Subsequent Developments in the Field of Education

While renewing the Charter in 1833 the British Parliament increased the sum of money to one million yearly from the one lakh in 1813 to be spent on education in India. When the time for renewal came in 1853, education in India still suffered from many problems. A select committee of the British Parliament was set up in order to enquire into measures for their reforms. The suggestions of the committee formed the basis for the Wood’s Despatch.

Sir Charles Wood was the president of the Board of Control. Therefore, the declaration issued on July 19, 1854 was known as “Wood’s Despatch”, but the philosopher John Stuart Mill, a clerk of the company at that time, played a major part in drafting it. On the basis of the recommendations of the Wood’s Despatch, new educational policies were formed.

Wood’s Despatch

Aims and Objectives of Educational Policy

The Despatch emphasised upon the following objectives:

  • To impart Western knowledge, information about the western culture to the Indians
  • To educate the natives of India so that a class of public servants could be created
  • To promote intellectual development and also raise the moral character of the young generation
  • To develop practical and vocational skills of the Indians people so that more and more articles could be produced and also to create a good market for consumption of those goods.

The important steps for promoting and regulating education proposed in the Despatch were are follows:

  • Setting up a Department of Education: The Wood’s Despatch, recommended the creation of a Department of Public Instruction in each of the five provinces of Bengal, Bombay, Madras, the Punjab and the North Western provinces. The head of the Department would be called the Director and he was to be assisted by a number of inspectors.
  • Expansion of Mass Education: Another major recommendation of the Despatch was expansion of mass education. It was observed that the common people were deprived of educational opportunities and therefore much emphasis was given to the increase of setting up primary, middle and high schools.
  • Establishment of Universities: The Despatch recommended the establishment of universities in the three Presidency towns of Calcutta, Bombay and Madras. The universities were to be modelled after the London University and these were to have a senate comprising a Chancellor, a Vice-Chancellor, and fellows who were nominated by the Government. The Universities would confer degrees to successful candidates after they passed the examinations conducted by the Senate. The universities were to organise departments not only of English but also of Arabic, Sanskrit and Persian, as well as law and civil engineering.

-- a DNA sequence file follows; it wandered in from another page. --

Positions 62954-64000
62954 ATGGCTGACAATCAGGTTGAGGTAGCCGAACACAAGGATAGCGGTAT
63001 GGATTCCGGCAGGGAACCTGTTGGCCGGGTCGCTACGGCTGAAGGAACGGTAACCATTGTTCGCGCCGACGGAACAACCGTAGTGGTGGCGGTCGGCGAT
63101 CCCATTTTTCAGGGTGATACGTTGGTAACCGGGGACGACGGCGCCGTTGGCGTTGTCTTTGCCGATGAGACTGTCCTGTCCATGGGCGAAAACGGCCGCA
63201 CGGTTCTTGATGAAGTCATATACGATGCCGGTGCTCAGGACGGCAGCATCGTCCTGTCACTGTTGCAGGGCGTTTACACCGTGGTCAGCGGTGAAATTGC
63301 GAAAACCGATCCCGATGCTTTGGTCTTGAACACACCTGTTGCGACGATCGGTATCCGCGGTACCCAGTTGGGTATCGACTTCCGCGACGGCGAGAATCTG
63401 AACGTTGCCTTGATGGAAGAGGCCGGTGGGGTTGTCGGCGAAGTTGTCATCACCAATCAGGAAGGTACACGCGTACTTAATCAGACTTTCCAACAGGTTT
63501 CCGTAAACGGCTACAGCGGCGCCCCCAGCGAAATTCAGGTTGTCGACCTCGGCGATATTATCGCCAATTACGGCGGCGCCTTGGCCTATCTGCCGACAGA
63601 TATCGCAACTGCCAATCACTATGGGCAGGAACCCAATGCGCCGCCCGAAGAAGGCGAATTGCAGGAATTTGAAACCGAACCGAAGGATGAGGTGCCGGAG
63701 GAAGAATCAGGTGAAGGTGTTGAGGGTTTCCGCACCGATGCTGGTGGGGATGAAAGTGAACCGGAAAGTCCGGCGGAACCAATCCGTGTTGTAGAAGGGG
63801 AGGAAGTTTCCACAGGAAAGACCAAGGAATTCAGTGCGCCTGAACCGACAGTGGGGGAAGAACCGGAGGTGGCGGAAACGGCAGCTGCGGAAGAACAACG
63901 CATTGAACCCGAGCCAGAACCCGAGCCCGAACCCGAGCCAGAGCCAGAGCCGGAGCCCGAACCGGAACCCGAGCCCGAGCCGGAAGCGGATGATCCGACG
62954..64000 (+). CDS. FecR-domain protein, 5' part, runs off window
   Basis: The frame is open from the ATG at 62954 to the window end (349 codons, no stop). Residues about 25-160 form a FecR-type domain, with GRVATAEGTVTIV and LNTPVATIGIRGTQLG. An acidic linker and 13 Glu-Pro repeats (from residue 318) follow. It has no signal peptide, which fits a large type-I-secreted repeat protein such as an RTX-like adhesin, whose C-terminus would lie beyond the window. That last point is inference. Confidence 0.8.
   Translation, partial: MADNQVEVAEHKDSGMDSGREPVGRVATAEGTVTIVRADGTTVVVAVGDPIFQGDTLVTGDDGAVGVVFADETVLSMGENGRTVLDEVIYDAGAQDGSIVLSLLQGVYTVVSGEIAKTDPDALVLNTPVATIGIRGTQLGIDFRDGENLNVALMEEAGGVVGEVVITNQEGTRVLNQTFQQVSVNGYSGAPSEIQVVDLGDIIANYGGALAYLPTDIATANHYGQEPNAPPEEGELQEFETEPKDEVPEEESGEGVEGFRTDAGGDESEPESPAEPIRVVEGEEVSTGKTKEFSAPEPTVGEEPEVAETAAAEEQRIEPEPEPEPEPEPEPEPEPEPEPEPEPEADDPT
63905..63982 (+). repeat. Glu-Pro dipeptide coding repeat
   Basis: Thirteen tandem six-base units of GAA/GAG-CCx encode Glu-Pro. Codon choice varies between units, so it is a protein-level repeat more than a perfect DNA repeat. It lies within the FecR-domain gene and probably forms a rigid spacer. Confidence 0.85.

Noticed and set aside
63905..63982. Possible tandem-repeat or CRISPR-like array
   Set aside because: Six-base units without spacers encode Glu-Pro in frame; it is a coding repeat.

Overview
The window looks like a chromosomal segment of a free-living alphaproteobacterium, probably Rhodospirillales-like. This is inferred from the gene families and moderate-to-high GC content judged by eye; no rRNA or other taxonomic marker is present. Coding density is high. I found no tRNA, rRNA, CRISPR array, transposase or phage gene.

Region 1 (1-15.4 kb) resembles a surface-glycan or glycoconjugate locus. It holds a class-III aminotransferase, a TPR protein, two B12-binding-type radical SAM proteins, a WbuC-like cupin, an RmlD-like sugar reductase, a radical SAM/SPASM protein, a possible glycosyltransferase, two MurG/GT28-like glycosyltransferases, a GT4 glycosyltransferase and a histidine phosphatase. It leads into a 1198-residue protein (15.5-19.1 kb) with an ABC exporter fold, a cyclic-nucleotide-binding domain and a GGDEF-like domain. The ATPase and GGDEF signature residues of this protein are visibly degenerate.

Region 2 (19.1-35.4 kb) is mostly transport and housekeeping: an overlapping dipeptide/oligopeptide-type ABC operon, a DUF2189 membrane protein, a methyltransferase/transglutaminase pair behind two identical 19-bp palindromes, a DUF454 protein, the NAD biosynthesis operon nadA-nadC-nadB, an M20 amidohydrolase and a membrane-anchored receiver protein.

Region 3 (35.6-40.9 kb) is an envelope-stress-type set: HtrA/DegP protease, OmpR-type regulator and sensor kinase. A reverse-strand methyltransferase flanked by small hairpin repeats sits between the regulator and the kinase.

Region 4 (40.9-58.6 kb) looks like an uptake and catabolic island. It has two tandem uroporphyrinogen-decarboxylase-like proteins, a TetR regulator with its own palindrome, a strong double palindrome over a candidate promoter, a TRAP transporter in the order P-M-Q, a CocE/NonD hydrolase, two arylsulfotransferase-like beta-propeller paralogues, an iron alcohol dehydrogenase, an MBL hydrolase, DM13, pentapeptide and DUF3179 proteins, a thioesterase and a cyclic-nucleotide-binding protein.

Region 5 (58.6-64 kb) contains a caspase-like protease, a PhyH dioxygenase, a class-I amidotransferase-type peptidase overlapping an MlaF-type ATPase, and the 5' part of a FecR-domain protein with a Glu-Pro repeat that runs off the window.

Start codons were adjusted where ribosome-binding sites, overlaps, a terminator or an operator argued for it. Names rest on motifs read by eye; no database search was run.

• Grant-in-aid system: The Wood’s Despatch recommended the sanction of a grant-in-aid in the Indian educational system. Grants were given to those schools and colleges which satisfied the conditions laid down. Grants were given to the schools for payment of salaries, construction of school buildings, granting scholarships, improving conditions of libraries, opening of science departments, etc.
  • Teaching of Language: The Wood’s Despatch gave importance to teaching of English, but at the same time, it also stressed upon the teaching of Indian languages.
  • Education of Women: The Despatch recommended that the government should support education for women. The Despatch also encouraged private enterprise to promote women education. The schools for girls were to be included among those to which grants-in-aid would be given.
  • Training of Teachers: The Wood’s Despatch recommended the establishment of teacher training schools in each of the provinces.
  • Professional Education: The Wood’s Despatch encouraged professional education. It recommended the establishment of medical, engineering law and other institutes of professional education.
  • Introduction of Network of Graded Schools all over India: It recommended the establishment of a network of graded schools all over the country. At one end were the universities and the colleges, then the high schools followed by the middle schools at the bottom of the network were the primary schools, both government and indigenous.

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